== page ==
January 14, 2021
   Posted in News From Other Sites
  •   
  •   
  •  
  •  
  •  
  •  
  •  
  •  
  •  

BBC News. January 14, 2021. Read original news here.

Nigel Ng finds himself at the centre of a storm over digital content creators bowing to Chinese censorship. IMAGE COPYRIGHT/ALAMY

Nigel Ng finds himself at the centre of a storm over digital content creators bowing to Chinese censorship. IMAGE COPYRIGHT/ALAMY

Comedian Nigel Ng has deleted a video and apologised to his fans after featuring a YouTuber who has criticised the Chinese government.

Nigel Ng has three million subscribers on YouTube where he plays the character Uncle Roger and gives a running commentary on Asian recipe videos.

On Tuesday, Mr Ng apologised on Chinese social media for including Mike Chen, a popular YouTuber, in one of his videos.

Mr Chen has previously spoken out about the treatment of Uighurs in Xinjiang.

Mr Ng’s decision has led some to accuse him of pandering to China – while also leaving his fans on Chinese social media confused.

So what exactly happened?

Mr Ng’s video, titled “Uncle Roger reviews ugliest dumpling ever”, was uploaded to YouTube on Monday. However, it was removed just a day later.

Nigel Ng posts videos to YouTube as the character Uncle Roger. IMAGE COPYRIGHTNIGEL NG/YOUTUBE.

Nigel Ng posts videos to YouTube as the character Uncle Roger. IMAGE COPYRIGHTNIGEL NG/YOUTUBE.

Mr Ng, a UK-based Malaysian, then apologised on Chinese social media site Weibo for causing a bad “social impression” with the video.

“Taking into account the seriousness of the situation and the possible negative effects of the video itself, after discussion, we decided to delete it,” he wrote.

He added that he had not been aware of Mr Chen’s “political thoughts and incorrect comments about China in the past”.

Mr Chen, who is based in the US and posts about food on his YouTube channel Strictly Dumpling, has previously criticised the Chinese government’s policies and human rights record.

In 2019, he criticised Beijing on Twitter, mentioning the treatment of Uighurs in Xinjiang and the 1989 Tiananmen Square massacre.

He has also been associated with Falun Gong, a spiritual movement banned by the Chinese government.

Falun Gong followers say they are a peaceful law-abiding group, following a philosophy and regime of exercises which lead to spiritual enlightenment and improved health. The Chinese government, meanwhile, accuses Falun Gong of being an “evil cult”.

What’s the response been?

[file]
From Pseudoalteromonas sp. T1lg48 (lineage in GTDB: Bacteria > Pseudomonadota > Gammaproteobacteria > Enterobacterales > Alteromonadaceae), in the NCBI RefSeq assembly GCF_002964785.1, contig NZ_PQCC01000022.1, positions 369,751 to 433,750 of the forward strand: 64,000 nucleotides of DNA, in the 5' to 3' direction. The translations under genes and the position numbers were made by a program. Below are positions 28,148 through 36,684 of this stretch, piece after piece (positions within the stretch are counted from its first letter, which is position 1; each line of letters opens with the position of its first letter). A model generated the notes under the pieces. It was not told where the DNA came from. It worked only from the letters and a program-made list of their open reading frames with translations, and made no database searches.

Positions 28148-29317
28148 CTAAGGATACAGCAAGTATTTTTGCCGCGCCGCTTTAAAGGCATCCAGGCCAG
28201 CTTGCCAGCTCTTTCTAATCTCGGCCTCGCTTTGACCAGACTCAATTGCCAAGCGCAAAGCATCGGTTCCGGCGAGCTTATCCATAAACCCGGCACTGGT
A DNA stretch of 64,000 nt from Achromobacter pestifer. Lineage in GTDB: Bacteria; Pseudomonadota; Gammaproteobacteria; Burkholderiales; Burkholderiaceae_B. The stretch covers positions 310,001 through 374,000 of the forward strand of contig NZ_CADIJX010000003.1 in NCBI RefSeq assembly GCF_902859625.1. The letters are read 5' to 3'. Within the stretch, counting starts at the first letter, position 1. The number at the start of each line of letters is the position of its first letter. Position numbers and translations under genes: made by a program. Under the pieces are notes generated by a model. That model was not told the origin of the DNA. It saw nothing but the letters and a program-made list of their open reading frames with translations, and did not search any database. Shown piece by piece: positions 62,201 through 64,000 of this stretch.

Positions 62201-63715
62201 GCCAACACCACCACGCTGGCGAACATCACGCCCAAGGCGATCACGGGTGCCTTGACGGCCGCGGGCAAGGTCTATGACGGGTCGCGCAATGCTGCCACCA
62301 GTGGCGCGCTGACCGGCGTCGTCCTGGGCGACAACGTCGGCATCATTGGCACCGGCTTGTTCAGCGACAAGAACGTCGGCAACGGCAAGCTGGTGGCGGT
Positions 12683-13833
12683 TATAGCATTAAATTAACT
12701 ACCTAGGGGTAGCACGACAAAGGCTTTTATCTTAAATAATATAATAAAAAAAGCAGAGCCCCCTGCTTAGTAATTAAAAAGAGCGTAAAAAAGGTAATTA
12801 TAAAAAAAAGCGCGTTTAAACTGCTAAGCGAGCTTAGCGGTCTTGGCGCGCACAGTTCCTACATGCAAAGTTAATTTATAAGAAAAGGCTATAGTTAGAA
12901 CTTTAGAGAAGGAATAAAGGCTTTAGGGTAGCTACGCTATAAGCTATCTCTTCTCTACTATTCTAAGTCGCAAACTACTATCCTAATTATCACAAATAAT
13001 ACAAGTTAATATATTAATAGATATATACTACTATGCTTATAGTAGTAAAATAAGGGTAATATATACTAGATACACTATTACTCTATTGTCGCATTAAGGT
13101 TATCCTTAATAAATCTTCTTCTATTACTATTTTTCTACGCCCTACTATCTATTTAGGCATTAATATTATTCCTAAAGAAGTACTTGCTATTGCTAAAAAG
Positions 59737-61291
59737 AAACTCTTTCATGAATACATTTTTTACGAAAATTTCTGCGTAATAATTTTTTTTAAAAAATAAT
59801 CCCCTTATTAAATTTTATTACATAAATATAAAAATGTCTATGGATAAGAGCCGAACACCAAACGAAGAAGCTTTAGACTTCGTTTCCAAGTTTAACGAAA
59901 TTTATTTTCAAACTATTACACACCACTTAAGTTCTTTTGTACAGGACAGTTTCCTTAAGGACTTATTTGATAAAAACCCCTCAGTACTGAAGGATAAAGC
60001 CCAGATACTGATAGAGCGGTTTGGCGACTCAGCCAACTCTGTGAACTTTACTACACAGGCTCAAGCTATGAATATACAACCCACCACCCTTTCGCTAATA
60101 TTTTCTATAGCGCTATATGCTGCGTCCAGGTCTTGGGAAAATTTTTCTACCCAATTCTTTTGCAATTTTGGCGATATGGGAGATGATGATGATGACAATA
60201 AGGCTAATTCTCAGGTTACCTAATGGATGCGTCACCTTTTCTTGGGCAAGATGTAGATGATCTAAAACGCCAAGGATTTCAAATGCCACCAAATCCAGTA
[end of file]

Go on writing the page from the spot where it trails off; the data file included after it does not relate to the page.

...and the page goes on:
On Tuesday, Mr Chen told the South China Morning Post: “I hold no animosity towards Nigel for what he did, because it’s hard to stand up to the [Chinese Communist Party]’s tactics. I do hope that he learns more about the human rights abuses that the CCP has committed because he lives in a free country where he can do that.”

“I have always said that I love China, and I love the kind-hearted Chinese people. They are my people. The CCP, however, is not China and certainly should not be equated to the Chinese people,” he added.

The apology and deletion of the video has caused some people to accuse Mr Ng of self-censoring for the sake of Chinese fans. One person on Twitter wrote: “Taste of RMB is much better than MSG. Isn’t that right Uncle Roger”, referring to the Chinese currency and a flavour enhancer commonly added to some Asian foods.

Meanwhile, on Weibo, many people appeared unclear as to what exactly had happened.

One user commented: “Uncle Roger’s political sensitivity is so high, we still don’t know what happened.”

Many Western companies have backtracked and issued apologies in the past, after their products or campaigns angered Chinese social media users and sparked a backlash.

For example, in 2019 Versace was forced to apologise after one of its T-shirts did not specify that Hong Kong and Macau were part of China, while Dolce & Gabbana faced calls for a boycott in 2018 after one of its campaigns was accused of “trivialising China’s centuries-old culture”.

However, it appears Mr Ng’s video was deleted very quickly – and before any significant backlash emerged on Chinese social media at all.

Observers have long argued that artists and companies have begun self-censoring in order to attract Chinese audiences.

Last year, a report by free speech charity PEN America claimed that Hollywood bosses had been censoring films to avoid losing access to China’s lucrative box office market.


  •   
  •   
  •  
  •  
  •  
  •  
  •  
  •  
  •  
[ultimatesocial count="true" networks="facebook,twitter,google,print,mail"]